The impact of football beyond Australian shores was certainly not lost on SUNS Academy Coordinator Casey Haw following a whirlwind trip to Papua New Guinea last month.

Travelling to the region as part of a program organised by the Australian Defence Force, the visit was designed to provide locals with resources and tools that are often taken for granted in the Australian sporting landscape.

Haw along with SUNS Academy Townsville Coordinator Joel Newman were just some of several representatives across numerous sports including Aussie Rules, Basketball, Netball, Rugby Union and Rugby League.

“The program was organised through the ADF who through support from DFAT to essentially run a number of Level 1 and Level 2 coaching courses, as well as two sports trainer courses and sports trainer courses across the five days,” Haw said.

“The whole program is about up-schooling the locals so the regions can become self-sufficient in umpiring, coaching, sports medicine and other areas as well.

“We ran two days’ worth of courses in Port Moresby before flying to Lae, which is PNG’s second-largest city, for another two days of courses there.”

The Australian contingent loaded up more than just knowledge into the RAAF C-27 Spartan in which it journeyed to PNG, with plenty of essential equipment on board to be donated to local schools and organisations.

“We brought a heap of equipment. AFL Queensland donated a plenty of footballs, tackle bags, bibs, cones and basic training equipment,” Haw continued.

“Sports Medicine Australia also donated big Elastoplast medical bags full of first aid and sports trainer equipment.

“One lady was saying her school only had six footballs for the whole school, so they had to stagger their sessions to make sure there were enough footies to go around.”

Upon landing in Port Moresby, it was clear the group was a long away from the manicured and luscious array of sports fields back home, not that there was a whiff of complaints from the locals.

“The infrastructure was pretty eye-opening. The ground didn’t really have grass on the ovals, there were sharp rocks sticking out of the ground.”

“They actually couldn’t paint the ovals, so they scratched out the line markings into the hard turf.

“A lot of the locals hold multiple roles, so they’ll be coach, trainer and then umpire in other games as well.

It didn’t take long to see why the hosts were making the most of what they had.

“I was just blown away by what football means to them. I don’t think we truly understand what football means to some people over there,” Haw continued.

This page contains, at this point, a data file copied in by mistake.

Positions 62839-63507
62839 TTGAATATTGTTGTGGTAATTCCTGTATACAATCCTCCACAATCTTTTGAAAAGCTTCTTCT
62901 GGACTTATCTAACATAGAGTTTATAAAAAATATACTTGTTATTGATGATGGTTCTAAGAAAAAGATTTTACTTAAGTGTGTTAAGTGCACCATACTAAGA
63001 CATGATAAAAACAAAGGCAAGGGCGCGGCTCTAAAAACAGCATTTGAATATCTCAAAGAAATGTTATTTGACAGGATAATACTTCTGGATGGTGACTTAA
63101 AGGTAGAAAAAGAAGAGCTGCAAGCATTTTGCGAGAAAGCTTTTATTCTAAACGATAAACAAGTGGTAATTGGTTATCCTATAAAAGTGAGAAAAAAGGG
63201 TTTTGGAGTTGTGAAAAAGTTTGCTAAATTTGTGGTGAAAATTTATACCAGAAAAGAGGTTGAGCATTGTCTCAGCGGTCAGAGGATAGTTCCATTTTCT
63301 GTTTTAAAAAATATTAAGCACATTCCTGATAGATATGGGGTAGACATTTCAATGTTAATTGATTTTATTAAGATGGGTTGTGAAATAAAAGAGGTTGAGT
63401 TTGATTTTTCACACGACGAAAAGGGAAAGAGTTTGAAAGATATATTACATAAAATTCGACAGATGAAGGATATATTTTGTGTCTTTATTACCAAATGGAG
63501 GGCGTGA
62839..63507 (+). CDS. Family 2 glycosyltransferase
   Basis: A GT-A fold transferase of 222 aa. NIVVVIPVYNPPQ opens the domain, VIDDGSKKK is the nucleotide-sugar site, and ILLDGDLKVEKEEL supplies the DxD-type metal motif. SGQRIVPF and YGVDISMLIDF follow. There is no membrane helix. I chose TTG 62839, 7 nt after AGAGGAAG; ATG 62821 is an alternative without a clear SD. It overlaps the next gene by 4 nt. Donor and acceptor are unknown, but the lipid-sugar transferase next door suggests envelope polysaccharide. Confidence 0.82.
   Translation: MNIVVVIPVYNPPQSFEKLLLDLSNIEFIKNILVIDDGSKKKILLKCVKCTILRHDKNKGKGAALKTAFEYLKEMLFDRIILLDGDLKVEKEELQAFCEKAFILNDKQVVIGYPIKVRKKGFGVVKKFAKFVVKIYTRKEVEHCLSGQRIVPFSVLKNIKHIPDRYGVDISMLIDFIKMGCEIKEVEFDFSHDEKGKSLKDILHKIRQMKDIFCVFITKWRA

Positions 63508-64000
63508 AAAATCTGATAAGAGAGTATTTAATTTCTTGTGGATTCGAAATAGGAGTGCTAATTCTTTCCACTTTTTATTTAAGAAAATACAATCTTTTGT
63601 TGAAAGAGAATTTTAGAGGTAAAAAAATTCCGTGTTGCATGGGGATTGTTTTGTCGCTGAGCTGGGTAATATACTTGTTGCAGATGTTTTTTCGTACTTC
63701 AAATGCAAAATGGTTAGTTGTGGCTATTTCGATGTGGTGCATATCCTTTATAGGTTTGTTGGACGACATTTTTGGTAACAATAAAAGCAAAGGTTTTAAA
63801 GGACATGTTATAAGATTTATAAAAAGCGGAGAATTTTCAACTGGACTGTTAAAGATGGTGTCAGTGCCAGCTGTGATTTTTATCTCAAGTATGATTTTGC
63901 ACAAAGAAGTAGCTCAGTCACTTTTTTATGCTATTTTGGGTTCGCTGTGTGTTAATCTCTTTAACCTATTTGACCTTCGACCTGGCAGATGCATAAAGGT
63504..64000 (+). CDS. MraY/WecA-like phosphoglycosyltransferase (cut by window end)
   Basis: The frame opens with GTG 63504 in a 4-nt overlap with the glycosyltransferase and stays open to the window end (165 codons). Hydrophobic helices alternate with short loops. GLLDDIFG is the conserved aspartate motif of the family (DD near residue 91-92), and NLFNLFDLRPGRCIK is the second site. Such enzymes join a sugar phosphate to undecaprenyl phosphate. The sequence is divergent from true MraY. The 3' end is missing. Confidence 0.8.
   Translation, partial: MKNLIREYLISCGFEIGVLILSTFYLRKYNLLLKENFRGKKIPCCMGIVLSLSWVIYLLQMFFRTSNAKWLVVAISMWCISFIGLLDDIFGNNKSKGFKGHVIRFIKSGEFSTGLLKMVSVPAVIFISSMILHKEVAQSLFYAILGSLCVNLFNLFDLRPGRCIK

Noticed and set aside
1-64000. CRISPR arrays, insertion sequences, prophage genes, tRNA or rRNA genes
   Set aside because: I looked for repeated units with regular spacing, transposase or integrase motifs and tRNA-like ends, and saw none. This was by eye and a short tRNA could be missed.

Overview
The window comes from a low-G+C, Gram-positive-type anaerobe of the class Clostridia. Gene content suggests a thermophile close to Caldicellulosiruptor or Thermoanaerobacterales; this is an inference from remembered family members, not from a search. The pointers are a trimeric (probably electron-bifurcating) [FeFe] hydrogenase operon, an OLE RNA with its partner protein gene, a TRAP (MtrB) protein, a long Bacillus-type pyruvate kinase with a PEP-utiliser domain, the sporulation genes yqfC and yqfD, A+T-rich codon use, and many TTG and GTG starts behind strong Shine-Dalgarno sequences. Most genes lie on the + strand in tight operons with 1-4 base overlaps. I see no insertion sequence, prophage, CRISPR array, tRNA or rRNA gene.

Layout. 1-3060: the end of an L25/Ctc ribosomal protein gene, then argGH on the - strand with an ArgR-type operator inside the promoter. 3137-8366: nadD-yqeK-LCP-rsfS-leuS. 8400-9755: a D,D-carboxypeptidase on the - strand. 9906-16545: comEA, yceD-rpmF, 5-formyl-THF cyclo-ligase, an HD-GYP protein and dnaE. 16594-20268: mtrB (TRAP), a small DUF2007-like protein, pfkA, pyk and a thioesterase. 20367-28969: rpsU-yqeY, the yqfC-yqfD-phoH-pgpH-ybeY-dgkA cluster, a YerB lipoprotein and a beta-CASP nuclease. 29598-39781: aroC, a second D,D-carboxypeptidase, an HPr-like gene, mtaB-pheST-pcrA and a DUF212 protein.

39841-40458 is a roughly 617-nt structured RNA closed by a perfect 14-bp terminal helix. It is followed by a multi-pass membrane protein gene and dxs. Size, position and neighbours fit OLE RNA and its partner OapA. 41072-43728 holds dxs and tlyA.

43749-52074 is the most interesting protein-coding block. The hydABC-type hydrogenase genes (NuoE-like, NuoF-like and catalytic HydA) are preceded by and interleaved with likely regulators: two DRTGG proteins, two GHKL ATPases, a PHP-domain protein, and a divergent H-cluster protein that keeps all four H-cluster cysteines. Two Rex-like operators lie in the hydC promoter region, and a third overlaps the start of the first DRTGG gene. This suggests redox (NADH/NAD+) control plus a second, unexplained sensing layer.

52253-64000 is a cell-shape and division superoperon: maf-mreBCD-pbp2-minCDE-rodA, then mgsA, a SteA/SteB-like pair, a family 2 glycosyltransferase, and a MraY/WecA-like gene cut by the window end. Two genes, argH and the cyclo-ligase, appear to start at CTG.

“I’ve never done a coaching course in a room where 30 participants are hanging off every word you say.

“There was a President who got up and spoke about her philosophy. She spoke about how when she picked up a football for the first time she was in love straight away and now just wants to help people find that passion to spread in the community.

“We take it for granted because of the access we have here in Australia.

“When we asked coaches why they coached, the amount of people who got up, spoke and said they want to get kids involved in the community to get them off the street, away from crime, out of prison.

“One lady spent three hours by boat and 12 hours by bus on dirt roads to get to the course… that’s a real humbling perspective.

“Football is really changing people’s lives over there. The level of gratitude… I was blown away by how grateful people were to have us there.”

It’s just one of many similar stories that were heard from local organisers with many relying on buses and public transport to cater for up to half a dozen schools each day.

While Haw was in awe of the love and support shown for the travelling party, it was little surprise who the locals idolised. 

“We don’t realise how much of a superstar Ace (Hewago Oea) is in PNG – their AFL PNG logo is a silhouette of Ace playing… he’s a rockstar,” Haw continued.

“The SUNS are very popular over there. They would see our colours and know exactly who we are.

Since making his debut in 2022, which brought jubilant scenes right across Papua New Guinea, Oea has now played 13 AFL games and there are plenty wanting to follow in his path.


Earlier this year, two AFL South Pacific Region national talent academies – PNG and Nauru – were represented in the PacificAus Sport U19 Talent Academy Challenge, held at SUNS headquarters at the Austworld Centre.

“We had a South Pacific team that also played against our Under 16 and Under 18 Academy sides and PNG/Nauru are bringing an Under 14 team to play at our State Development Carnival at the end of the year as well,” Haw continued.

“That will strengthen these relationships and hopefully help the next generation of ‘Aces’.

All in all, the journey was a rewarding experience that will long live in Haw’s memory and one that will hopefully be as equally prosperous for the PNG communities.

“I’d do that course again a million times, it was that rewarding.

“It’s something that I’ll never forget.”